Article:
Gamma-Ray Bursts in the Local Universe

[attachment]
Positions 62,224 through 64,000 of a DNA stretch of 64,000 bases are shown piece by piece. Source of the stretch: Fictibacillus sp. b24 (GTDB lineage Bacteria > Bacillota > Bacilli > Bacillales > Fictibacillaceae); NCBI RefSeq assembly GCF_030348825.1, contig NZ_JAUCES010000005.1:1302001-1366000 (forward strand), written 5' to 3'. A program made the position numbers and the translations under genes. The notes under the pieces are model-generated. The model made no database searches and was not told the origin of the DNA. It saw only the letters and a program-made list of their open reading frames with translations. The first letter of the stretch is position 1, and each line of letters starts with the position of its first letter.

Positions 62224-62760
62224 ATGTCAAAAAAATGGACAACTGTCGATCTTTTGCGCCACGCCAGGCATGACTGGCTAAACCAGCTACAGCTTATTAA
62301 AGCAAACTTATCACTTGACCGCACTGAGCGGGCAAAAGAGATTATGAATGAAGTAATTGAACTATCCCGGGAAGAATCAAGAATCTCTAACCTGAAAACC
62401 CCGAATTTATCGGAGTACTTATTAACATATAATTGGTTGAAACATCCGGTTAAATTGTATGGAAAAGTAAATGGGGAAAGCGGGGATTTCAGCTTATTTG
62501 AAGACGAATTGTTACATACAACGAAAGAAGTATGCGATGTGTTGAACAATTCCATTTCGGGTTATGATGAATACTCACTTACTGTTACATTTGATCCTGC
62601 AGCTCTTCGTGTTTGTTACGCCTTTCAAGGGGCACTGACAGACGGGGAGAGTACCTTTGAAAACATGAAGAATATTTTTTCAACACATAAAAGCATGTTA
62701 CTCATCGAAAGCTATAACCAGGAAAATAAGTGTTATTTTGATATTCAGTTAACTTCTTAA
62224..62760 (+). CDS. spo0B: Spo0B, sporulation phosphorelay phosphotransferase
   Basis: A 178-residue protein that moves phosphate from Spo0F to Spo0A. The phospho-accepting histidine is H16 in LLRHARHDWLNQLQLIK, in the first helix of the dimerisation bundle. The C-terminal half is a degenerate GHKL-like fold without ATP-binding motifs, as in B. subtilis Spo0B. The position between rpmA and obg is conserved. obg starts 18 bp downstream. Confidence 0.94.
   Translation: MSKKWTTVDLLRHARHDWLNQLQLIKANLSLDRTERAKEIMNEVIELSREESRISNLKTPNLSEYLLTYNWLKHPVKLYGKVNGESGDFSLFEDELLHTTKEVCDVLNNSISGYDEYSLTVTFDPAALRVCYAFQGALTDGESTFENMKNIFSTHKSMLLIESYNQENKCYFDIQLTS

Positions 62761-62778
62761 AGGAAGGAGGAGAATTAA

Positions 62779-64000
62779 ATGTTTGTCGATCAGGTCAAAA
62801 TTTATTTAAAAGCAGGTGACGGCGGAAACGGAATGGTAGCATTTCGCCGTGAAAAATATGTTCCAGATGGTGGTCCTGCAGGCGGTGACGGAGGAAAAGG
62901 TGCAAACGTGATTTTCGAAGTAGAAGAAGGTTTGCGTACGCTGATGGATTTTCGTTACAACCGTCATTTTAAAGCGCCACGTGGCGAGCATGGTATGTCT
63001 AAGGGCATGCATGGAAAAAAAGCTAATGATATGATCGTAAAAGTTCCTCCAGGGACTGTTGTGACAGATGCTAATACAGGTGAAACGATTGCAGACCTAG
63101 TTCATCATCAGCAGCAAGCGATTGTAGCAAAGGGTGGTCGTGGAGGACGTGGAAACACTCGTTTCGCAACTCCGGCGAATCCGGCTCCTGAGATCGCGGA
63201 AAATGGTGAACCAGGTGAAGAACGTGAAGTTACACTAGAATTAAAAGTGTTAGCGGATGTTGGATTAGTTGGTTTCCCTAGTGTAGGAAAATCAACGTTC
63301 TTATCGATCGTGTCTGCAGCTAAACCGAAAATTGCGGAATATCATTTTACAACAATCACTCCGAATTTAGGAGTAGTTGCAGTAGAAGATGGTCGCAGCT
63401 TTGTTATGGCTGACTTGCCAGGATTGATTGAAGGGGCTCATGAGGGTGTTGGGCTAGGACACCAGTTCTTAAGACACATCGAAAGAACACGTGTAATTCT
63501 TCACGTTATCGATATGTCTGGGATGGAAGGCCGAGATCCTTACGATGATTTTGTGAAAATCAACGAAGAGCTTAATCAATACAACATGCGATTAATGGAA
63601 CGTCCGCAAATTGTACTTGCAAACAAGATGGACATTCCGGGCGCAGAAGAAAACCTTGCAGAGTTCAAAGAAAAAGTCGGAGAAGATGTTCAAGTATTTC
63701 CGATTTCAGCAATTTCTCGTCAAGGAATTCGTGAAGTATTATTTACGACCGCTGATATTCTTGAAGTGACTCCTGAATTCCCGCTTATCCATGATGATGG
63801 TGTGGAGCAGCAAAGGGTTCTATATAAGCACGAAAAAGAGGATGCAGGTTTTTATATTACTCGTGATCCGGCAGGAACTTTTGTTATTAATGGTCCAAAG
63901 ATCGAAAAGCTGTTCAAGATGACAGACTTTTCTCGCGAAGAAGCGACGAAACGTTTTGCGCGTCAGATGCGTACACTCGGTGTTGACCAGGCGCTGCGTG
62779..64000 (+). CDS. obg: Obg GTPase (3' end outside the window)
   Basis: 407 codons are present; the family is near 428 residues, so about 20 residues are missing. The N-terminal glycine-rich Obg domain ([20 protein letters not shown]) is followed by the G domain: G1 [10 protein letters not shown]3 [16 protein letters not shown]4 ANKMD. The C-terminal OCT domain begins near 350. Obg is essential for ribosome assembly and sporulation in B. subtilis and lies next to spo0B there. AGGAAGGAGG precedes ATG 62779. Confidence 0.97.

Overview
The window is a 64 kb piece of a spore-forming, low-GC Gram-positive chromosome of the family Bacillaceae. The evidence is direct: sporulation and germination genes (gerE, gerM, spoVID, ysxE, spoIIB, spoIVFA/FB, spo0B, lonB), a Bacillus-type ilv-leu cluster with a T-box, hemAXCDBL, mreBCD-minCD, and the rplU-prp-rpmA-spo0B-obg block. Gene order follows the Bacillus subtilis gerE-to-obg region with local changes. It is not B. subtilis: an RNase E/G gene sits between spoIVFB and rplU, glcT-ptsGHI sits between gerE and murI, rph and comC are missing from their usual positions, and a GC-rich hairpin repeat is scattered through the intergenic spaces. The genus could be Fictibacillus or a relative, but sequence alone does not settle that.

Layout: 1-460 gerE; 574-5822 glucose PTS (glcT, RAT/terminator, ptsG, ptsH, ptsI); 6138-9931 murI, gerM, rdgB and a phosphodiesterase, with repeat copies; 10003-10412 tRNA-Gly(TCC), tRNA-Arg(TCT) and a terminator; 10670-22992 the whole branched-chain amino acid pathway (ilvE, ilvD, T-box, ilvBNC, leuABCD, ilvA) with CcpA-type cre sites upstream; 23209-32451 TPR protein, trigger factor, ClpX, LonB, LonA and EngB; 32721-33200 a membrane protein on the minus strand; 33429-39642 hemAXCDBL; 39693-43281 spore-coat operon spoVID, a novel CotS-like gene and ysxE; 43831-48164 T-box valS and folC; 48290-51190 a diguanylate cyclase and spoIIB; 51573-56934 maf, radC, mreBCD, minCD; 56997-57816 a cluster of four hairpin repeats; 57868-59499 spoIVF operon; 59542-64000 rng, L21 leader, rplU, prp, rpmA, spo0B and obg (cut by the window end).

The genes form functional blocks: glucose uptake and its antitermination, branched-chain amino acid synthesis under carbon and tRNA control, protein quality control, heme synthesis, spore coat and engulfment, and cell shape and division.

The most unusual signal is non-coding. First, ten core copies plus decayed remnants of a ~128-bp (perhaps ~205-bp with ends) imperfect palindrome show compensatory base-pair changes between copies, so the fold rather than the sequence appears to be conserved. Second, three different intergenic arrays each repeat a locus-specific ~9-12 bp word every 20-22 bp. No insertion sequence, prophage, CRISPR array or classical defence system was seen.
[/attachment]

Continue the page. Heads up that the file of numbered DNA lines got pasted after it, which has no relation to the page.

With energy outputs >~10^51 erg in 0.1-1000 seconds, Gamma-ray Bursts (GRBs) are the most powerful events yet observed in the Universe. As such they are potential probes of the very early Universe, back to the era of re-ionisation and the first stars, but at the same time they have been observed to span a wide range in luminosity and redshift from the relatively local Universe (z~0.0085) out to z~6.29. GRBs divide into two classes based primarily on their duration as measured by T90 (the time taken to observe 90% of the total burst fluence). Long bursts (L-GRBs) have T90>~2 seconds, and shorts (S-GRBs) T90<~2 seconds. Though much has been learned regarding long duration GRBs since the first afterglow discovery in 1997 (including their likely association with massive core collapse supernovae), much remains unknown regarding short duration GRBs. In this work, after a brief historical introduction and review, we present analyses of the angular cross-correlation on the sky of short GRBs from the BATSE catalogue with galaxies in the local Universe sampled from the PSCz Redshift Survey and the Third Reference Catalogue of Bright Galaxies (RC3). In particular we show that 20%+/-8% (1 sigma) of all BATSE short duration bursts (localised to 10 degrees or better) show correlation with galaxy samples (morphological T-type<=4) within ~112 Mpc. Our statistics thus provide evidence that a substantial fraction of BATSE short GRBs show a tendency to be associated with large scale structure on the sky traced by a variety of galaxy types. Short GRBs are believed to be produced in the final merger of compact object (neutron star-neutron star or neutron star-black hole) binaries, though other possible progenitors are known to exist. The short initial spike of a giant flare from a Soft Gamma Repeater (SGR) such as the December 27th 2004 event from SGR1806-20 would have been detectable by BATSE as a short GRB if it occurred in a galaxy within ~30-50 Mpc (assuming a distance to SGR1806-20 of 15 kpc). Using the observed luminosities and rates of Galactic SGR giant flares, as well as theoretical predictions for the rate of binary mergers, we investigate the ability of plausible Luminosity Functions (LF), singly and in combination, to reproduce our observed correlations and a cosmological S-GRB population. We find the correlations are best explained by a separate population of lower luminosity S-GRBs, with properties consistent with them being due to giant flares from extra-galactic SGRs. Overall predicted number counts are a good fit to the observed BATSE number counts, and furthermore, the wider redshift distribution is consistent with the early Swift S-GRB redshift distribution. The three closest GRBs which have been observed to date were all long duration bursts, and we have therefore also searched for cross-correlation signals between the BATSE long GRBs and local galaxies. The three nearby bursts shared several similar properties such as being under-luminous, spectrally soft and of low variability. We have therefore also investigated a subset of L-GRBs with light curve properties similar to these known nearby bursts. The whole sample is found to exhibit a correlation level consistent with zero (1 sigma upper limit=10%, equivalent to 144 bursts) out to a radius of ~155 Mpc, but a spectrally soft, low observed fluence and low variability subset shows a correlation level of 28%+/-16% (=50+/-28 bursts) within 155 Mpc. These results are consistent with low-luminosity, low-variability bursts being a separate sub-class of L-GRBs which may be much more prevalent in the local Universe than their high-luminosity, cosmologically distant counterparts. To investigate this further, we once again examined plausible luminosity functions for single and dual high and low luminosity populations, based on observed intrinsic rates from the literature. The local population was once again found only to be produced to a sufficient level (while maintaining consistency with the observed overall number counts) by a separate low luminosity population with intrinsic rates several hundred times greater than their cosmological counterparts. Constraining the models via the Swift overall redshift distribution instead of threshold-adjusted BATSE number counts showed that the dual LF models were able to produce excellent fits to the entire redshift distribution while adequately reproducing a local population. Finally, suggestions are made as to the direction future work may follow in order to build on these initial investigations, as well as to how observations with future missions and detectors such as Fermi (formerly GLAST), Advanced LIGO and LOFAR may shed further light on nearby GRBs.